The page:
1862: John W. Cleland to Mary J. (“Jennie”) Cleland

How John may have looked
How John may have looked

John W. Cleland was born to Arthur and Mary Cleland on June 8, 1843 in Ohio. He was one of four children: James (born about 1836), Mary J. (born about 1841), William (born about 1848), and Margaret (born about 1852).

John Cleland enlisted in Company F of the 111th Ohio Infantry on September 5, 1862. He was promoted several times: to First Sergeant on March 5, 1863, to Second Lieutenant on April 12, 1864, and to First Lieutenant on May 2, 1865. His unit served in Kentucky, in East Tennessee (including the Battle of Knoxville), and in the Atlanta campaign. Cleland mustered out on June 27, 1865 in Salisbury, North Carolina. He returned to Ohio and married Celinda J. Hughes on May 16, 1867. Two of the couple’s children survived infancy: Minnie A. and Arthur B. The family moved to Nevada, Missouri and then to Decatur, Illinois, where John Cleland died suddenly of a heart attack on April 29, 1912.

Two other letters written in January 1863 by Corp. John W. Cleland may be found at 1863: John W. Cleland to Mary J. Cleland.

1862 Letter
1862 Letter

Addressed to Miss Mary J. Cleland, Arrowsmith’s P. O., Defiance Co., Ohio
Postmarked Bowling Green, KY

About 23 miles from Bowling Green [Ky]
October 28th 1862

Dear Sister!

I received your letter a week ago last Monday (the 20th) at Crab Orchard and we left that day and have been going every day since and I have not had an opportunity to answer it and as we are a little later starting this morning than usual, I thought I would commence one and try to finish it by the time we get to Bowling Green so that I can send it there. We have not got any mail since we left Crab Orchard. We have only received mail three times since we left Louisville — once at Shelbyville, once at Frankfort, and once at Crab Orchard. we cannot get mail regular until we stop.

I do not expect to stop long at any place until we get to Nashville, Tennessee. We may stay a few days at Bowling Green. It is supposed we are on our way to Nashville. We went back from Crab Orchard to Danville and round around by Lebanon. We did not go through Lebanon but we went within about two miles of there. We perhaps will get our overcoats at Bowling Green. We have not drawed them yet and we have not had any tents since we left Louisville. We had about two or three inches of snow yesterday morning. It snowed Saturday night but it all went off Sunday and the weather is quite warm again this morning although it is cool at nights. I understood that you had snow  up there a good spell ago. I suppose it is colder there than here.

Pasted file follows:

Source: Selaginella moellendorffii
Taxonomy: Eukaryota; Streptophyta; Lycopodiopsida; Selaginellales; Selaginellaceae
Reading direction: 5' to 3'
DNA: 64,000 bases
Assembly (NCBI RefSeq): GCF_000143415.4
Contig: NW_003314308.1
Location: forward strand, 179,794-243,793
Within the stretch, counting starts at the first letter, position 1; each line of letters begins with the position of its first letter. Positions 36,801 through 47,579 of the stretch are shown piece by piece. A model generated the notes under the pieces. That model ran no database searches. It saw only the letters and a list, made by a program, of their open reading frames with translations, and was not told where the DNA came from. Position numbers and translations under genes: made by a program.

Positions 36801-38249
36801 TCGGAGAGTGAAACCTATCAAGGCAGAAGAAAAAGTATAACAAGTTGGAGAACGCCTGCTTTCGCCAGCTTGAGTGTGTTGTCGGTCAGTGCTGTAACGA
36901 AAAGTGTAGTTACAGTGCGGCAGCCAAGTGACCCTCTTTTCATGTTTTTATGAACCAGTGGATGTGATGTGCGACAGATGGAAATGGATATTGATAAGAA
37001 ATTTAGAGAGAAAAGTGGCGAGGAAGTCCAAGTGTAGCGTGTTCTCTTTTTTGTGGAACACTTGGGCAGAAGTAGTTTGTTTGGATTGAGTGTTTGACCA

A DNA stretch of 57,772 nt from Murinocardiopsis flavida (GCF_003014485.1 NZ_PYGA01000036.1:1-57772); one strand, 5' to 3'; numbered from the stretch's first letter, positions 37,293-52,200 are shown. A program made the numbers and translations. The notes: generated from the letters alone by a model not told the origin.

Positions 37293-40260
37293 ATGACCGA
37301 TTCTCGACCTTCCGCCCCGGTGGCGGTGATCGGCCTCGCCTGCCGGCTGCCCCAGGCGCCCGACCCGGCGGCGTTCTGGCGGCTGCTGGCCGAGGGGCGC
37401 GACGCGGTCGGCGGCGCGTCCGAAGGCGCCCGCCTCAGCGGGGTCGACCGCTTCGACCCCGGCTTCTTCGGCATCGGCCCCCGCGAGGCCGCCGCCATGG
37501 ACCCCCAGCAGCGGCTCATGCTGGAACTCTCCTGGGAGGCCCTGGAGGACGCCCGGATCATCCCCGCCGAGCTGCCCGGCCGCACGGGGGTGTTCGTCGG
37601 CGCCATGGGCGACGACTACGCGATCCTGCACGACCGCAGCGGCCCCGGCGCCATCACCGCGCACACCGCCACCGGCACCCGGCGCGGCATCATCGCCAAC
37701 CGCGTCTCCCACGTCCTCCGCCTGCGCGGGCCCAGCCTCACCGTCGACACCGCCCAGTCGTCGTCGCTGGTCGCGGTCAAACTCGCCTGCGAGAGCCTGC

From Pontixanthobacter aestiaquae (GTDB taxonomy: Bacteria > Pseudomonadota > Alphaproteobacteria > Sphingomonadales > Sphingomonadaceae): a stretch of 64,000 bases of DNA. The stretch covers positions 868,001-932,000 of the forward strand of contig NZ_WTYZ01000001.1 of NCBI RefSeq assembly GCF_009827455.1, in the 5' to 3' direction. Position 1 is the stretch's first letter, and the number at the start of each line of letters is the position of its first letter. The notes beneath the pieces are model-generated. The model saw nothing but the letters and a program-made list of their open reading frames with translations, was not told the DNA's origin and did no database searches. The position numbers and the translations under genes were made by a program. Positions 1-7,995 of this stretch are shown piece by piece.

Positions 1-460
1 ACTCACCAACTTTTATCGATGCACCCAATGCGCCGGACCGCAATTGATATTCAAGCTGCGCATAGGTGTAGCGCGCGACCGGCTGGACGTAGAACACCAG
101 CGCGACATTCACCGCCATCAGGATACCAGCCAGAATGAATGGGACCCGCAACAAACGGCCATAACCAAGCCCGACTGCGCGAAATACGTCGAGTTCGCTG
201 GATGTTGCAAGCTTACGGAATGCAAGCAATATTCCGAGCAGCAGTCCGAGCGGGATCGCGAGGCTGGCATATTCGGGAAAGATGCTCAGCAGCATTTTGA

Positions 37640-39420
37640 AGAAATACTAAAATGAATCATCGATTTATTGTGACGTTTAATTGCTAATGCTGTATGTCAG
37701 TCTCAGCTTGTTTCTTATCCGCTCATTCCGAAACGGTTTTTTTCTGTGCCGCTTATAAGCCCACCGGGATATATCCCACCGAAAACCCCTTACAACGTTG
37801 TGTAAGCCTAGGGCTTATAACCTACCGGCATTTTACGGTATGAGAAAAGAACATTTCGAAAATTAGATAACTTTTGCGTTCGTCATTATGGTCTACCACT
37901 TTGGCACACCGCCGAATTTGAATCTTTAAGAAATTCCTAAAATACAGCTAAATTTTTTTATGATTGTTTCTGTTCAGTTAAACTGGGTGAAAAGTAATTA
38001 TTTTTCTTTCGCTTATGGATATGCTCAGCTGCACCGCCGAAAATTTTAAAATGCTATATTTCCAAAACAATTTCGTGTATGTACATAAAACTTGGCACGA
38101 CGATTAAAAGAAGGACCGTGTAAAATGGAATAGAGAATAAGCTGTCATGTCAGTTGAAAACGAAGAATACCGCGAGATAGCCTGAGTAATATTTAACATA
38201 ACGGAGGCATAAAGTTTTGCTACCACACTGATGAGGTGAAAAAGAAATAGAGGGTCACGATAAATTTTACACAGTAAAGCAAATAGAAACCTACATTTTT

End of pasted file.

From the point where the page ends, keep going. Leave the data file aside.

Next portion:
Sleeping out without tents has not agreed with some of the boys very well. We have 15 or more back one place and another, some at Louisville, some at Frankfort, some at Danville, and some at Lebanon, and I suppose there are some at Bowling Green for yesterday some that were not very well were stopped at Mumfordsville and were to be sent to Bowling Green by railroad. I saw the first train of cars yesterday running that I have saw since I have been in Kentucky.

I am well and have stood the tramp so far very well. I have got to be a musician. Samuel Hughes stayed at Frankfort with his brother who was sick and with the Fife Major’s consent, I take his place until he comes back. I maybe will get to learn to play the pipe by it. Besides that, I do not have to carry gun, cartridge box, ammunition &c., and get my knapsack hauled into the bargain. And taking all these things into consideration, I think it will pay better to be a musician at twelve dollars a month than private or corporal at thirteen. When Sam comes up again (if he ever does), i expect I will have to go into the ranks again. I do not know. I would much rather be a musician, I think, as we don’t have any gun to take care of or anything to do — only on march or parade — and they never play more than two or three times a day when marching. I only took this place day before yesterday.